Sarah Griffiths

Sarah Griffiths – Embracing Who I am at 51

Sarah Griffiths Your Stories 2 Comments

Sarah GriffithsFinally, at the age of 51 I shed the last of the damaging emotional affects of past experiences and fully embraced who I really am.

Despite the outward appearance of success, I was dealing with a lot of baggage and had always struggled to understand my worth and purpose. It was literally a Eureka moment when I grasped that I had actually achieved something and I was basically a good person with something of value to give. In a few seconds I fell in love with my life and accepted who I really am and what I have done and still have left to do.

I talk about the outward appearance of success, happiness and living a great life because on the outside, that is what I had. Many people who know me will be shocked to discover that I constantly battled an overwhelming feeling of not being good enough which lead to an insatiable need to achieve above and beyond and, to prove myself, literally to myself, not to other people that I was good enough. I had plenty of accolades, praise and support from other people. This was all about my own inadequacies and lack of self confidence.

It all started when I was about 8 years old, at least that is my first memory of a significant event that started all of this self doubt. There is no doubt about it, we were poor growing up. My parents had 4 children and my father was a self employed builder. A lovely man but, not a business man so, while I was young there was never much money and I was well aware of this. I do not remember ever being bothered by this or even being particularly aware of it, until this event that triggered all of my insecurities.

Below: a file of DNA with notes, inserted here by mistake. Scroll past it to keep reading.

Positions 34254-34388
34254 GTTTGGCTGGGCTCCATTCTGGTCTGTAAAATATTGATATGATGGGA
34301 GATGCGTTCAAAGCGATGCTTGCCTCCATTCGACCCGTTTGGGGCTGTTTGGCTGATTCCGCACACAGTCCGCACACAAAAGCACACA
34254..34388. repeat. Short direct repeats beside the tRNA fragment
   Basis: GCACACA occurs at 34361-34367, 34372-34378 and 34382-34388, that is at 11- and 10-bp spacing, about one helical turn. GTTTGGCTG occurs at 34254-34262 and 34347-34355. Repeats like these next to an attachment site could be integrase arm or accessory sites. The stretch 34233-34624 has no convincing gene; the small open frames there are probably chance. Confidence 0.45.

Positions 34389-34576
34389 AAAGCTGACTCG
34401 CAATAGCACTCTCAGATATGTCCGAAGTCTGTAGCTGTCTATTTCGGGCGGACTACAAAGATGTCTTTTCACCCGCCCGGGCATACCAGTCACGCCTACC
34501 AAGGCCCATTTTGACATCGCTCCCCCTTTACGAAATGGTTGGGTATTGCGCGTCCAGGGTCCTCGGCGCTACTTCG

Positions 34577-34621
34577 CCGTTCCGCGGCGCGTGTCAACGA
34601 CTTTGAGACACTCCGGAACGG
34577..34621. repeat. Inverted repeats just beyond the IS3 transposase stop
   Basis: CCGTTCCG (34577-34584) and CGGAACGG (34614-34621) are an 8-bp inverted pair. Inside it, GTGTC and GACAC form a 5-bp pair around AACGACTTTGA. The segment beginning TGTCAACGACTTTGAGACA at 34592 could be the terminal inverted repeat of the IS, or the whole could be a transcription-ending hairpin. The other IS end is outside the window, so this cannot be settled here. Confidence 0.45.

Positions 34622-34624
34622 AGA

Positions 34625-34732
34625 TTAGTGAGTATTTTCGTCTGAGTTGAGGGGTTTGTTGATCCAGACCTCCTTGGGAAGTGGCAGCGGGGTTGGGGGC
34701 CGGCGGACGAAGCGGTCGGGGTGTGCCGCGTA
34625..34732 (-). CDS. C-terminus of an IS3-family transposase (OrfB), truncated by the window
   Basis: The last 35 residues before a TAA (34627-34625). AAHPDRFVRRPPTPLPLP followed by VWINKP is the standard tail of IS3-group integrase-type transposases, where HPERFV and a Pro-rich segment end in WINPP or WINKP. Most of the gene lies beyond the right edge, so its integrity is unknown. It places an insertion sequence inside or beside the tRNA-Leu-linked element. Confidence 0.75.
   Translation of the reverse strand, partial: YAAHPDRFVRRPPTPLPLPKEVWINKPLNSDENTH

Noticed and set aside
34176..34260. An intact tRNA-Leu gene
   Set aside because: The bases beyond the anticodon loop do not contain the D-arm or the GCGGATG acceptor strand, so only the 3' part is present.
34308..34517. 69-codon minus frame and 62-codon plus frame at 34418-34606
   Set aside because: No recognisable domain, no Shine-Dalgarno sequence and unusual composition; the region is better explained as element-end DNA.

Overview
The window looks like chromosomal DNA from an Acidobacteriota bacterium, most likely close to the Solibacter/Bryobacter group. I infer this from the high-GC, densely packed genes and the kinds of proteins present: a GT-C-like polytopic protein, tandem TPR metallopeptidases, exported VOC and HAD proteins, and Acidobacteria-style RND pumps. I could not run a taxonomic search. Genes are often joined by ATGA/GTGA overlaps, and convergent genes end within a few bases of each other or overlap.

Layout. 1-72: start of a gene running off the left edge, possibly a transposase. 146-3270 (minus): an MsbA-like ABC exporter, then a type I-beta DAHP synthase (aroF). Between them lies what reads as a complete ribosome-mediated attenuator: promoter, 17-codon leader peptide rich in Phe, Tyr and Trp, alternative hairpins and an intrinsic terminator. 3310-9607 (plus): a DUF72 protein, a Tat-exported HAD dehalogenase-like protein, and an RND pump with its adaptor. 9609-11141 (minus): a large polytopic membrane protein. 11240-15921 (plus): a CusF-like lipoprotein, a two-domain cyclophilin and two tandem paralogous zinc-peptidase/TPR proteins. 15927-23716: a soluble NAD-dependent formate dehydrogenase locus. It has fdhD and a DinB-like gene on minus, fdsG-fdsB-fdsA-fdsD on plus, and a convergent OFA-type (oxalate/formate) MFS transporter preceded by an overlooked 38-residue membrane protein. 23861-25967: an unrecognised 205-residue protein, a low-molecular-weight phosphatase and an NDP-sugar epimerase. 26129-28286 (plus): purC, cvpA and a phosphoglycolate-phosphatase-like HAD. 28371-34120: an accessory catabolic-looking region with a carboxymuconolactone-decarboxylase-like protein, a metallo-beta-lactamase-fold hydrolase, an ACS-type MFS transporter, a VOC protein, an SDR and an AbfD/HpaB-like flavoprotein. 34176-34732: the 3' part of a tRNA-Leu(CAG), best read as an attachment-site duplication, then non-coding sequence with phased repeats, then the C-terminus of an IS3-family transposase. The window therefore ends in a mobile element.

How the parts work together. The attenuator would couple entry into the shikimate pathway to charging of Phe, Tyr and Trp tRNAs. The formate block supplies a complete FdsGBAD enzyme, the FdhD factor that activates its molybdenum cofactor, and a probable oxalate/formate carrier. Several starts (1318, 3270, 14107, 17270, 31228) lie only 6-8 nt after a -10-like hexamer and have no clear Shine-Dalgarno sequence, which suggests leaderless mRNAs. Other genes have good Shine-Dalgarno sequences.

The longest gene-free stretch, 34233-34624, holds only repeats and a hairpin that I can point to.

I was making the transition from infants school to junior school and this meant new shoes. In those days the choice was limited, very plain, solid and wearable black or brown. When I went shopping with my mother for these precious new shoes, there was one particular pair of shoes in the shop that were different. Instead of being plain, they had lovely tones to them and at the toe they finished in an orangey brown contrast to the black. I thought they were beautiful and of course, I wanted those shoes! They must have been expensive, of course, because my mother immediately told me they were not school shoes but, they were “special shoes.”  I just accepted this and got other far less appealing shoes.